The dissemination of edifying information relates to these two forms of media in a larger media context by being so universal. That is to say, disseminating information, even the "potato chip" variety of information discussed earlier, is useful to many people, even those who have no interest in actually digesting the information and simply want background noise after a particularly long day at work. The point is that all information types have their specific uses, and disseminating this edifying information to as many people as possible can only beneficial to all parties involved, including the broadcasting company and its subsequent advertisers as well. For commercial media, the ability to be universal is key, since it commercial media rely very much on the brute force approach. That is, appealing to the greatest number of people. Spreading edifying information among all of these people will help to solidify that particular station's reputation as being of higher quality, since edifying information can be difficult to come by, but also encourage consumers to listen in more frequently and spread the word about it, leading to more and more consumers. As for niche markets, the spread of edifying information is perhaps even more important, as each specific audience segment must have a specific type of information, and most of the time, each segment requires its own set of edifying information. For example, a fishing program must have useful and deep information regarding the various types of fish and fishing techniques to utilize in order to be a successful fisherman (Rainie).
Perhaps the most important medium for spreading edifying information to a large number of people is the internet. The internet is a large web of knowledge that anyone with a connection to it has access to. It is the largest source of information in the world, and represents the height of human communication technology. The primary channels for dissemination of information through the internet is via web sites, which contain texts, pictures, and video that all pertain to a certain subject or subjects. Another popular outlet for the internet are a sort of subset of web sites, and are known as social networks. These are web sites dedicated to allowing users, primarily younger users, to interact and share information in a variety of ways. It is a great way to allow users to "get the word out" concerning new products or services, so even advertisers have a place on social networks. This medium was chosen because it represents the future, and the ultimate in adaptability. Investment into internet media is almost always a sure bet because the medium itself shows no signs of dying. Commercial forms of the internet are fairly widespread, and include most types of web sites and social networks. These are also most popular for advertisers, who utilize methods such as pop-ups (ads that appear in the user's face while they are browsing) and banner ads, which appear on the edges of web pages. Niche web sites do exist, but are generally less popular and privately funded by individuals. Wikipedia is an example of a niche form of internet, since it does not rely on ads or other forms of commercial funding to succeed, instead relying on donations of its users. As with television, niche types of web sites tend to be less geared toward advertising and more committed to disseminating edifying information, making them ideal for spreading this useful information. The use of niche web sites to disseminate this useful information is one of the primary ways the function listed in the thesis can be applied to the medium. In fact, studies show that, as of 2009, 74 percent of Americans aged 18 and older use the internet on a regular basis (Rainie, 3). These numbers are even higher for youths. Of users between the ages of 18 and 29, a whopping 94% of them use the internet regularly (Rainie, 4). Lastly, the more a user is educated, the higher the likelihood that they use the internet. Of those who have graduated college, for instance, 94% use the internet. These numbers help to show the power of the internet, especially social networks, as communication and information-disseminating tools that are not to be underestimated. The general intelligence of internet users also lends itself more to edifying information, which these educated users will appreciate more than others. The internet is also great because it does not divide its users much unless they want to be divided. That is, there is little "Us vs. them" mentality within the internet, because all a user has to do is type the information or website they desire and will have it, and be a part of that community, instantly (Rainie).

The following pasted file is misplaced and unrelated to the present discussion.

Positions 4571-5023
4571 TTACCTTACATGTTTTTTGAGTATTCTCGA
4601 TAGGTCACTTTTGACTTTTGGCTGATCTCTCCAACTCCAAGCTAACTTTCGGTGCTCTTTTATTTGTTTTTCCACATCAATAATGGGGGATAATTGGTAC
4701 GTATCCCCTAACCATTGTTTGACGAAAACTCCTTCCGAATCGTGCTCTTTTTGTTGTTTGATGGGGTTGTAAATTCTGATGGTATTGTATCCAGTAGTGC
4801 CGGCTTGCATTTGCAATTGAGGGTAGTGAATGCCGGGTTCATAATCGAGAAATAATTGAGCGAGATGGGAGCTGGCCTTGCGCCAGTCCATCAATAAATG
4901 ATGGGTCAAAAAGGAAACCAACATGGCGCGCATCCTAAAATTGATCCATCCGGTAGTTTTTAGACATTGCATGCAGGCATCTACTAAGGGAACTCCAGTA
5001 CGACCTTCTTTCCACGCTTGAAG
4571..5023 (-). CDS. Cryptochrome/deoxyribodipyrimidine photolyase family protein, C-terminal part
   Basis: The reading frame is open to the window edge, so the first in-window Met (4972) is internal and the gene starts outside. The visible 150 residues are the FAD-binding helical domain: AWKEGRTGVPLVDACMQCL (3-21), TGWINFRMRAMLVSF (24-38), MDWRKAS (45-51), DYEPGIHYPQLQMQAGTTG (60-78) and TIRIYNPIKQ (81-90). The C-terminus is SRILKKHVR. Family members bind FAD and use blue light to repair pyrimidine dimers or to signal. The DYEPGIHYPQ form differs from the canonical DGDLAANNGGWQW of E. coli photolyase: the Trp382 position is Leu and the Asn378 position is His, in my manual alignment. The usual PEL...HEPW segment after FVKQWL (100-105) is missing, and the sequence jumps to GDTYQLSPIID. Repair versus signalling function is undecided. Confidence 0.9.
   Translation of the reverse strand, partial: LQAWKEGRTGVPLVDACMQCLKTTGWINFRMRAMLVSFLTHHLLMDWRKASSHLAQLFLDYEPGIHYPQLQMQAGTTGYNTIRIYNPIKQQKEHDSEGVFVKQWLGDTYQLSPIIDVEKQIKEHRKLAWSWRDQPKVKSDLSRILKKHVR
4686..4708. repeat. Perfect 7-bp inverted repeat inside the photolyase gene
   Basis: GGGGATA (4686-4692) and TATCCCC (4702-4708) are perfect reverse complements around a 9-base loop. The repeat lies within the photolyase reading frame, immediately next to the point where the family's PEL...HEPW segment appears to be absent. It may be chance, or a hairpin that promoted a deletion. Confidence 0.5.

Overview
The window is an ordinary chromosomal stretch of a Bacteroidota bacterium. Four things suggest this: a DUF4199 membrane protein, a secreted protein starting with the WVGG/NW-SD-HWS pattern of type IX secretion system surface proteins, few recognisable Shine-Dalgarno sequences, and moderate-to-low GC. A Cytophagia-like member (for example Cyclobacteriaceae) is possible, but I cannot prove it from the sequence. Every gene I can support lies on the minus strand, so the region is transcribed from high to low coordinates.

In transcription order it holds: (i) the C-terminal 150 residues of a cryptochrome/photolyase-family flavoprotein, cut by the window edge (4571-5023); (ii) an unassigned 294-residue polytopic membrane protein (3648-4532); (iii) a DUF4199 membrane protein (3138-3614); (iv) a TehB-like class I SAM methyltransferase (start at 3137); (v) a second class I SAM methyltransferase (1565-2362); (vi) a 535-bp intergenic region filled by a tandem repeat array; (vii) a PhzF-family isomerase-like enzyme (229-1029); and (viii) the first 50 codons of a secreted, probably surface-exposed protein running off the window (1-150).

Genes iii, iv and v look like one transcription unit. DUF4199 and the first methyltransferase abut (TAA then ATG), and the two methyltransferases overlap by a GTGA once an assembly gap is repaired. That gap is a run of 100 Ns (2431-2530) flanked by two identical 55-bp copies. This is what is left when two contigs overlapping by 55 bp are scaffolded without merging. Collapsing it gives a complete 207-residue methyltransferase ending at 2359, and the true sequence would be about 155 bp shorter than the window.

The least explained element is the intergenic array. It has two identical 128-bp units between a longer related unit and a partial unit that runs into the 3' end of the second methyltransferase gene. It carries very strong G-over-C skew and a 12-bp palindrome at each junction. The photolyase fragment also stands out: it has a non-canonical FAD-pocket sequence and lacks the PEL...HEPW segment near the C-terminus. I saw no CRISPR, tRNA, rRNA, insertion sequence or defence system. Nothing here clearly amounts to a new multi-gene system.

The internet is a quickly growing medium and represents exciting opportunities for users, advertisers, and businesses alike. It is probably the most useful for disseminating edifying and useful information simply because of how widespread and segmented it is, leading to extremely specific advertising (sometimes advertising can be tailored directly to just one user). Media is all about getting information, of whatever type, to as many people as possible, and the internet is the best tool to use for this purpose by far. The adaptability of the internet makes it one of the best forms of media in the history of humanity (Rainie).
Rainie, Lee. "Internet, Broadband, and Cell Phone Statistics." Pew Internet & American Life Project vol. 5. 2010.